The Norwegian University of Science and Technology, commonly known as NTNU, is located in Trondheim. NTNU is the second largest of the eight universities in Norway, and, as its name suggests, has the main national responsibility for higher education in engineering and technology. In addition to engineering and the natural and physical sciences, the university offers advanced degrees in other academic disciplines ranging from the social sciences, the arts, medicine, architecture and fine art.

Website
http://www.ntnu.edu/
Wikipedia
http://en.wikipedia.org/wiki/Norwegian_University_of_Science_and_Technology

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Tinder is a waste of time for most people

Dating apps won't help you much if your goal is to have more relationships. You would probably succeed just as well—or poorly—without it.

Buy less, be happier and build a healthy planet

You may feel like you can't do anything to stop climate change. But climate activists who joined in grassroots movements managed to cut their carbon footprints and were still happier than their non-activist peers, new research ...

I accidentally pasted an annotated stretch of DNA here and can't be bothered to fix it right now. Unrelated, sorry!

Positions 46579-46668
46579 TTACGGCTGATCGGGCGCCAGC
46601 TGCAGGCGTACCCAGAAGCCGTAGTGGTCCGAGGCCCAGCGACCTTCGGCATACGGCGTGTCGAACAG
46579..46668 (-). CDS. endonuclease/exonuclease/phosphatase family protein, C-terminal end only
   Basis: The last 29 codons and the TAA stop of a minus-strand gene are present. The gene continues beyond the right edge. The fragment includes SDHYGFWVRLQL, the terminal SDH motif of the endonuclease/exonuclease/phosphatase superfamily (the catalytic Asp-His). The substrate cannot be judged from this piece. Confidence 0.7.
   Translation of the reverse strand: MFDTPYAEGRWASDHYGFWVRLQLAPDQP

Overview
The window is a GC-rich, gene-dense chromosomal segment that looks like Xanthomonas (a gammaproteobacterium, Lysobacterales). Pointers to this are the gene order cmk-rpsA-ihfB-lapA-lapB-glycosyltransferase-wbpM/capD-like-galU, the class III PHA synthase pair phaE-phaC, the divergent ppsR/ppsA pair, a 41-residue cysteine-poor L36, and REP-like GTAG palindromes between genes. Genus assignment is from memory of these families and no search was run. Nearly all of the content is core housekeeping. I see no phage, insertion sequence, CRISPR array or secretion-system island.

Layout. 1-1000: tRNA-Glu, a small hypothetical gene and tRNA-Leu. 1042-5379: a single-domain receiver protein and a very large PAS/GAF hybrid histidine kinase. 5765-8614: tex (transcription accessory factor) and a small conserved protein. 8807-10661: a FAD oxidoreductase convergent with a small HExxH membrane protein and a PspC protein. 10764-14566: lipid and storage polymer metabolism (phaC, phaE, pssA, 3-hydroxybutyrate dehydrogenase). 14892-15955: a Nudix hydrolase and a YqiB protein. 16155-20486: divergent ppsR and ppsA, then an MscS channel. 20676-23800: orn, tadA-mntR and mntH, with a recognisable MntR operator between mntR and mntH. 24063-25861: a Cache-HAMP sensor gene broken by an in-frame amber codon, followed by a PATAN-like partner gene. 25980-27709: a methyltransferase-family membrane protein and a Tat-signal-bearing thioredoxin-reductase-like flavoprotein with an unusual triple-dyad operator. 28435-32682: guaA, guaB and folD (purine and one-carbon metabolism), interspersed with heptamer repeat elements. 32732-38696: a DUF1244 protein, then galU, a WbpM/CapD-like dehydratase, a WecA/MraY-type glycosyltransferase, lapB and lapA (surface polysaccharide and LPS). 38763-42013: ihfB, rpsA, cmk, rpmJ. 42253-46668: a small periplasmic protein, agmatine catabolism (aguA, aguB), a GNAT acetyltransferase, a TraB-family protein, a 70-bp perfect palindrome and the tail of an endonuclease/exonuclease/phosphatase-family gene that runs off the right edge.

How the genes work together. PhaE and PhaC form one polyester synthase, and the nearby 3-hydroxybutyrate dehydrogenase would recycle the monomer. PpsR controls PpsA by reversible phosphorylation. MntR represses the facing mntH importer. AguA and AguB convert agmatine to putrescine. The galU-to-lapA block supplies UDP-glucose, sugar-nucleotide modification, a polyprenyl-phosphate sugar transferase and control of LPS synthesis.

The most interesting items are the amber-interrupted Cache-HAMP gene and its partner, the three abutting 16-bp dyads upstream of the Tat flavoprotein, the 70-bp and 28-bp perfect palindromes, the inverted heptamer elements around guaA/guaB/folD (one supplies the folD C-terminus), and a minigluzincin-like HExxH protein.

Artificial bees from a pressure cooker?

What if we could create artificial bees that helped us with food production? Ola Gjønnes Grendal cooks up the materials needed to do just this.

Moose: Like having wild livestock in the woods

Moose prefer to browse on deciduous trees. Then conifers take over and affect the species diversity in the forest. One researcher contends that Norwegian wildlife management is not good enough to address what happens in the ...

Water was a winner in capturing carbon dioxide

Climate worries go hand in hand with CO2 emissions concerns. Emissions hit an all-time high last year. The CO2 level in the atmosphere may be higher than it's been in 3 million years.

Computer video simulation can limit flooding

Floods are expensive and at times dangerous. But what if a computer disaster simulation game could show politicians and local people what potential floods in their town would look like?

Lithium can now be recycled

Lithium from Norwegian electric car batteries isn't recycled that often. Instead, it ends up as waste when other metals it's mixed with are recycled. But this may change.